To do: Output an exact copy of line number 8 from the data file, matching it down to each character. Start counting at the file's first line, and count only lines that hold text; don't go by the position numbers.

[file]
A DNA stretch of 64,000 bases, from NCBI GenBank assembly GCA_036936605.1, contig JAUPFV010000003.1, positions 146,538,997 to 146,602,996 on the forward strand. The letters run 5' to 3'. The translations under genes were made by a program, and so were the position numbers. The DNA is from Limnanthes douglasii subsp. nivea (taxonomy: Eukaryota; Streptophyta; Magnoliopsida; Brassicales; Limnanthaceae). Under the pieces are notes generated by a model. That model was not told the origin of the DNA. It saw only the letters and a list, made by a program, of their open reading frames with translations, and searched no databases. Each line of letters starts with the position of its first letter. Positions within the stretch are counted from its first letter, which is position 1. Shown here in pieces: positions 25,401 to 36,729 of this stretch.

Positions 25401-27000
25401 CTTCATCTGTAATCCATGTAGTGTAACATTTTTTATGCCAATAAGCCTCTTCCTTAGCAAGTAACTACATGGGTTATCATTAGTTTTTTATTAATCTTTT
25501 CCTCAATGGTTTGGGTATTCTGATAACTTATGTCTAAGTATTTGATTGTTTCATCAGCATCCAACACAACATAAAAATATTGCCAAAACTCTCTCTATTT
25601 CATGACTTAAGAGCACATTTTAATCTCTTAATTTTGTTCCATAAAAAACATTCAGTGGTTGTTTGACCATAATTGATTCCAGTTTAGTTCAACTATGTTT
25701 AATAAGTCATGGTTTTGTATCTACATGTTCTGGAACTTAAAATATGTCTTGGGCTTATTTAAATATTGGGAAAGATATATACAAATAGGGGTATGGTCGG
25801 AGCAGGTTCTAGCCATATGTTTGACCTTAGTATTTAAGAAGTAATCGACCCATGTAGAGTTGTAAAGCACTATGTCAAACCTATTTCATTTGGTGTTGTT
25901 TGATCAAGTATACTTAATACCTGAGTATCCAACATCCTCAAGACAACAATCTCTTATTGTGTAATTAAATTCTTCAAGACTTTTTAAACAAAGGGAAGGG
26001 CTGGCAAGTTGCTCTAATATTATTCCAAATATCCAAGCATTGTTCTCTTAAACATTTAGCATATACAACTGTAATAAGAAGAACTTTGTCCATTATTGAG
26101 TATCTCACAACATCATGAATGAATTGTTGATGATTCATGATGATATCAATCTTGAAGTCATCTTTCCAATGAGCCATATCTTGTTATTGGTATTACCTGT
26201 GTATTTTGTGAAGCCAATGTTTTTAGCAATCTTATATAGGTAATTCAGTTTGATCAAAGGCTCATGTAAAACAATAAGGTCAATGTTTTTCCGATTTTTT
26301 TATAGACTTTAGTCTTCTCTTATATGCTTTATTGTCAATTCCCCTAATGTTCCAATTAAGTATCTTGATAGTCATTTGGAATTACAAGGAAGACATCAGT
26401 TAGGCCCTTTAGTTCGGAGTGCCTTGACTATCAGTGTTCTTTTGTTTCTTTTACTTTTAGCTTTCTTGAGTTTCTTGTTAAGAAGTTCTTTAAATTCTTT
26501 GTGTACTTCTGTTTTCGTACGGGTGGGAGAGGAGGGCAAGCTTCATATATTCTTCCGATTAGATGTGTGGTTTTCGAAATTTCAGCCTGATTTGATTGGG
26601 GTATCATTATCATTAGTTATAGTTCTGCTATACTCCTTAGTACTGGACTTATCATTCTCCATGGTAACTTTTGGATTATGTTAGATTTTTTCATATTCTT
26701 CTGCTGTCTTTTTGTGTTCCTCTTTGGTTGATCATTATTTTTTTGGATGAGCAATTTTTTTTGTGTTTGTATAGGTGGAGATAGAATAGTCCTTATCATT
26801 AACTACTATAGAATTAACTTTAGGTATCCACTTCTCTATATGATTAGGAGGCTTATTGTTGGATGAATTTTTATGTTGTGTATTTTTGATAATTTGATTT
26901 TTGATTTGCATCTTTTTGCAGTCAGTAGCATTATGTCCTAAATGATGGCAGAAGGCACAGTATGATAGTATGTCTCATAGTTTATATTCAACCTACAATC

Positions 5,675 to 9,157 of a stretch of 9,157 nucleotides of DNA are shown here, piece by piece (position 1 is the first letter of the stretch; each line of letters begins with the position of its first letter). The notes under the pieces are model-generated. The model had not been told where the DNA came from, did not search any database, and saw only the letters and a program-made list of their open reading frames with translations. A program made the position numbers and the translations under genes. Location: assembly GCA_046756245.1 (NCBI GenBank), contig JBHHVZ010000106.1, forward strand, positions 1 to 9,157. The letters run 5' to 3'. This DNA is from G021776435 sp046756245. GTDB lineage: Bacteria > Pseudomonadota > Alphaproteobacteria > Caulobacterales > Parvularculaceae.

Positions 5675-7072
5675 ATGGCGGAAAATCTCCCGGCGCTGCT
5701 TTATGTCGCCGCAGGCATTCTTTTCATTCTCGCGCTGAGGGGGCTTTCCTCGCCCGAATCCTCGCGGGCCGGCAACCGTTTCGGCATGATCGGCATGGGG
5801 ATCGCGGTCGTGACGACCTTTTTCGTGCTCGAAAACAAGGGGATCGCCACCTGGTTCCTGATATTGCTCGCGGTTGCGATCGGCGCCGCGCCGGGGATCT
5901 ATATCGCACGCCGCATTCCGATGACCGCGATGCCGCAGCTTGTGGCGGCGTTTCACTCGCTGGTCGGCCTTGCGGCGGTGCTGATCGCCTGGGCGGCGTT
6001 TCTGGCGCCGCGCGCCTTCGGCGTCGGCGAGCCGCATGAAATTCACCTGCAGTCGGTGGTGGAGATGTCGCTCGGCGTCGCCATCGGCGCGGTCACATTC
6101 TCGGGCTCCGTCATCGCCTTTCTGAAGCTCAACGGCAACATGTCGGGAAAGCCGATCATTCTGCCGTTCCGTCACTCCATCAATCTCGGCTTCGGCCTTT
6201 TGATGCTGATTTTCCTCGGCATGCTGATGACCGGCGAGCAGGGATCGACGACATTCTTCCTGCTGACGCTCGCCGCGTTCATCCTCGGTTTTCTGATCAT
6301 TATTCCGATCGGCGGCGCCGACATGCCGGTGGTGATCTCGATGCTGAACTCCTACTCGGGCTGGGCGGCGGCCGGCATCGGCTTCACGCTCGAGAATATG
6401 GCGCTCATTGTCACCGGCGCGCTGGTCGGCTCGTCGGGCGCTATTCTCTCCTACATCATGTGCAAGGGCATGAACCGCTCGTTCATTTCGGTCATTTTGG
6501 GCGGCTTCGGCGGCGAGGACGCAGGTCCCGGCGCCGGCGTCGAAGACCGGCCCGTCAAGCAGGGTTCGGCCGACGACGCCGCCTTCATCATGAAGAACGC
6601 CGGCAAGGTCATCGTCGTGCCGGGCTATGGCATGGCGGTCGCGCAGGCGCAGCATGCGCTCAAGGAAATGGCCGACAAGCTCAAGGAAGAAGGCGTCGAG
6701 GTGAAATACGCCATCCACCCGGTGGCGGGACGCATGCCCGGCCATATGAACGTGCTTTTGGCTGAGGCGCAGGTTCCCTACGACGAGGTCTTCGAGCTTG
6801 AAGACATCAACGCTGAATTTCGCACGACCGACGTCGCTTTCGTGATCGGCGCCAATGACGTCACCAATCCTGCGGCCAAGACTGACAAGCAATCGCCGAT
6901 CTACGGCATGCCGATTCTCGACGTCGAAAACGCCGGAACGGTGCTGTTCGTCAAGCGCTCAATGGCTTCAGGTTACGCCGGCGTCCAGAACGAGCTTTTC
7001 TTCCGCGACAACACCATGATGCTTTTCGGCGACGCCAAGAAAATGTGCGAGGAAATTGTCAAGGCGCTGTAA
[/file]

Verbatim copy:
25901 TGATCAAGTATACTTAATACCTGAGTATCCAACATCCTCAAGACAACAATCTCTTATTGTGTAATTAAATTCTTCAAGACTTTTTAAACAAAGGGAAGGG